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By Paul Goodman

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  • David Cameron was forced to shift his position on the EU budget during Prime Minister's Questions yesterday, saying for the first time that he wants to see it cut.  His party's push to toughen his stance would thus have succeeded even if the Government had won yesterday evening's vote.
  • But he lost – despite the rebels briefing that he had won.  The vote confirms that the Prime Minister now has no guaranteed Commons majority on EU or Europe-related issues.  It's worth remembering that he has already had to pull the Whips from a vote on prisoner votes.

  • Mr Cameron would probably have vetoed anything short of a budget freeze in any event (if the French or the Danes don't get there first) – assuming that the negotiations take place as planned.  Although Downing Street says that it won't treat yesterday's vote as binding, the Prime Minister has little choice but to appease his backbenchers.
  • Sir George Young, the new Chief Whip, has lost his first big vote and is in a bind.  On the one hand, not making concessions to rebels risks defeat and accusations that the Government isn't listening. On the other, making concessions also risks defeat, since these can be seen as legitimising their position.
  • The success of the revolt will embolden backbench rebels elsewhere.  Three line Whips are now even less likely to be deployed on backbench business that the Government may lose (following the example of the handling of last week's vote on the proposed badger cull). Remember that a Whip told ConservativeHome that the party is now "unwhippable".
  • The Prime Minister is being pushed against his will towards a big renegotiation package on the next Conservative manifesto.  A referendum commitment of some kind will probably come with it.  Michael Gove's recent intervention has made an "In/In" poll less likely. The Conservative Party is moving towards an In/Out referendum if renegotiation doesn't work.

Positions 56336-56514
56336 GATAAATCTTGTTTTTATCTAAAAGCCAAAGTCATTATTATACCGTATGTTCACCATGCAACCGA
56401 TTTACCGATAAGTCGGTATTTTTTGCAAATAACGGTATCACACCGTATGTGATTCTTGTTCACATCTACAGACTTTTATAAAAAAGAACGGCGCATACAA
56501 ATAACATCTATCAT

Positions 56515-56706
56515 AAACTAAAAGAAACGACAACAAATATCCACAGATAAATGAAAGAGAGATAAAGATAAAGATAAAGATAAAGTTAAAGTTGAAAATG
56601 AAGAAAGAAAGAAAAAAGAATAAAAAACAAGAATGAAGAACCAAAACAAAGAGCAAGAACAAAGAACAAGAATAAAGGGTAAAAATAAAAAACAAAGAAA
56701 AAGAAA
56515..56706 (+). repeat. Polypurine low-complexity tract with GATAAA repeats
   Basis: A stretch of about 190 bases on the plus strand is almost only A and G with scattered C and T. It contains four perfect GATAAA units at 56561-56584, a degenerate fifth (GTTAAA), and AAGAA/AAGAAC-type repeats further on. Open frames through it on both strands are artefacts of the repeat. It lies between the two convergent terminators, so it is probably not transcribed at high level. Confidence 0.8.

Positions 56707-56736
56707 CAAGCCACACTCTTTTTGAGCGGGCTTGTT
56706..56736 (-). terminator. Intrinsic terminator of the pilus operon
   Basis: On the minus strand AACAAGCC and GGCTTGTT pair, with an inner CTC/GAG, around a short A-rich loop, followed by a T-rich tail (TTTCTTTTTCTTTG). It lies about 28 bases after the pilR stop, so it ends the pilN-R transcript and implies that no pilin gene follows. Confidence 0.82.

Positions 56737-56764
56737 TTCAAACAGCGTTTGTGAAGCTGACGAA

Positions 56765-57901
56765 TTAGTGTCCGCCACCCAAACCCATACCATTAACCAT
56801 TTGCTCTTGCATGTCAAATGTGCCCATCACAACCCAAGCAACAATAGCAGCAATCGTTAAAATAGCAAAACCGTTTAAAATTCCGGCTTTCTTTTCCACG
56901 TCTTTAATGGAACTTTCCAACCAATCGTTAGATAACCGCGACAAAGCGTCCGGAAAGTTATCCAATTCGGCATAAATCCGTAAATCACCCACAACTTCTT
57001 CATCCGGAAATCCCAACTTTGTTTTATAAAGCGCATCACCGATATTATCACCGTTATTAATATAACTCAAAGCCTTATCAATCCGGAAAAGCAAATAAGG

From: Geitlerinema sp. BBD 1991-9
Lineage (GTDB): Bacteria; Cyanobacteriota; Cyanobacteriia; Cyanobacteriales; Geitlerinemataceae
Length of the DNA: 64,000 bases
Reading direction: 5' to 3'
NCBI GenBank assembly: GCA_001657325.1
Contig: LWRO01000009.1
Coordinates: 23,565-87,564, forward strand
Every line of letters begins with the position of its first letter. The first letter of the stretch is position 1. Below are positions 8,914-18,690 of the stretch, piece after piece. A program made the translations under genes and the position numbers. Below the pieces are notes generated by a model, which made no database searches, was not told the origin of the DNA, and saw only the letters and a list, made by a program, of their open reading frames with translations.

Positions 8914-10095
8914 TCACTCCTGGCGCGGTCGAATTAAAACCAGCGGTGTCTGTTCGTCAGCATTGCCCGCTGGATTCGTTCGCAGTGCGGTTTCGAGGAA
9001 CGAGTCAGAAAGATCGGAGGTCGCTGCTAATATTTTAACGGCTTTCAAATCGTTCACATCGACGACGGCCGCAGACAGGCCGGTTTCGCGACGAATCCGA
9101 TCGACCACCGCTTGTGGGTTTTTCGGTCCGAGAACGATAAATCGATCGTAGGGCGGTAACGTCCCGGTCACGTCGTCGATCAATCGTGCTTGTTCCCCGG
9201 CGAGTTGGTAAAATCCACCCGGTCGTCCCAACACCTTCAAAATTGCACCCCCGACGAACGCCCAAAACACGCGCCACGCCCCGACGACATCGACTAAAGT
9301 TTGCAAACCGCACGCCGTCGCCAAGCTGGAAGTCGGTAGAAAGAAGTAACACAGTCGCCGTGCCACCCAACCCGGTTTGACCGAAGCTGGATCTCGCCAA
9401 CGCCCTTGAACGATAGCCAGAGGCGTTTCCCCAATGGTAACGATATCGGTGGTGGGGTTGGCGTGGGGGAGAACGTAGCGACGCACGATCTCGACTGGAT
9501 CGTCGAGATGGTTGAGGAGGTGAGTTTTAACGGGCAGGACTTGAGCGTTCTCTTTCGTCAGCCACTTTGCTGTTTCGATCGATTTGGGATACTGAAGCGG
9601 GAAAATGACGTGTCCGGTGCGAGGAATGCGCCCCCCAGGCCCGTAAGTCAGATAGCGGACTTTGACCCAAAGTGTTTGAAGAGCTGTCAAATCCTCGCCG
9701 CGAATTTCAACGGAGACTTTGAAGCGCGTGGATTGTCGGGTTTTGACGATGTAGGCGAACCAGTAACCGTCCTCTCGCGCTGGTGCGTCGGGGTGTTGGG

• The Reckless/Carswell/Hannan axis is making the running on the EU in general, and making progress in its push for an In/Out referendum in particular.  The leadership of Fresh Start voted in different lobbies yesterday evening.  The bottom line of the renegotiators is unclear, while that of Team Reckwell is very clear indeed.
  • Yet again, there are claims that Mr Cameron lost his temper with a rebel.  The Times (£) reports that "No 10 conceded that Mr Cameron may have confronted one of the Tory rebels,
    Andrew Bingham, the MP for High Peak, at a drinks reception in Downing
    Street the previous evening about his support for the rebel amendment."
  • The Miliband/Balls/Alexander gambit was cynical, but it paid off in the end.

The Prime Minister's approach to the EU issue to date has been to let the tide of opinion in his party drag him reluctantly along in its wake.

Cabinet members are now bound to be asking themselves, in the wake of the Gove intervention and yesterday evening's vote, whether this is any longer sustainable.

Mr Cameron left the EU out of his Party conference speech. It has been hinted that he will deliver a big speech on it before Christmas.  He should decide today to bring that date forward.

> The list of the 53 Tory rebels

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